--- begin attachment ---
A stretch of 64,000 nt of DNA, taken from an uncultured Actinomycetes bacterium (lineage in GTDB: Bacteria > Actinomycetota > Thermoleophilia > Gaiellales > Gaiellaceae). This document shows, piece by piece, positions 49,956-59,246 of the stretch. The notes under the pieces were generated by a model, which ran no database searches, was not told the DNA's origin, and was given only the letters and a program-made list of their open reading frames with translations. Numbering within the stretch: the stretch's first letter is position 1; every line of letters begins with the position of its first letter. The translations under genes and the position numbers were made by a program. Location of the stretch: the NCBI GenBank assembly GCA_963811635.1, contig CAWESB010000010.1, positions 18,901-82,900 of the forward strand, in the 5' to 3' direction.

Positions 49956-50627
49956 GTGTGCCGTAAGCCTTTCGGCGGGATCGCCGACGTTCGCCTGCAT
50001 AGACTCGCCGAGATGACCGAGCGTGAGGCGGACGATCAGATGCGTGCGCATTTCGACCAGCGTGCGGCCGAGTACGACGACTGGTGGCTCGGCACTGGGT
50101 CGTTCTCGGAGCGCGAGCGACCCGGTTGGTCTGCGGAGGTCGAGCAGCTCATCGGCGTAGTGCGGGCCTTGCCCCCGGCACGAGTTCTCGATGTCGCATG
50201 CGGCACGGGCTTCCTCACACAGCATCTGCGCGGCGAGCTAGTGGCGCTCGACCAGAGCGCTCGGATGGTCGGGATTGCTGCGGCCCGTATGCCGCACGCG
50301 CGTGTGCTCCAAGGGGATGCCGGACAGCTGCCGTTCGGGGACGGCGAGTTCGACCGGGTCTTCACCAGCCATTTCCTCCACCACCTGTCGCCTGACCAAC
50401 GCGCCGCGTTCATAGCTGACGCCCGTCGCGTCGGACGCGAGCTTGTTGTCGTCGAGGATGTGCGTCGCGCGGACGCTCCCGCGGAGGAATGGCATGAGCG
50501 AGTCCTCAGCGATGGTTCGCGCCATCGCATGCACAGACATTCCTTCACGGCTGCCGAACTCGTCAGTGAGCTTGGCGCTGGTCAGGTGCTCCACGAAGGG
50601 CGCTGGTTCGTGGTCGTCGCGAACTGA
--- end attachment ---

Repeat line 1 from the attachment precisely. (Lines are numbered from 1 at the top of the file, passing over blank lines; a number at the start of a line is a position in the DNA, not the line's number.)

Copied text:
A stretch of 64,000 nt of DNA, taken from an uncultured Actinomycetes bacterium (lineage in GTDB: Bacteria > Actinomycetota > Thermoleophilia > Gaiellales > Gaiellaceae). This document shows, piece by piece, positions 49,956-59,246 of the stretch. The notes under the pieces were generated by a model, which ran no database searches, was not told the DNA's origin, and was given only the letters and a program-made list of their open reading frames with translations. Numbering within the stretch: the stretch's first letter is position 1; every line of letters begins with the position of its first letter. The translations under genes and the position numbers were made by a program. Location of the stretch: the NCBI GenBank assembly GCA_963811635.1, contig CAWESB010000010.1, positions 18,901-82,900 of the forward strand, in the 5' to 3' direction.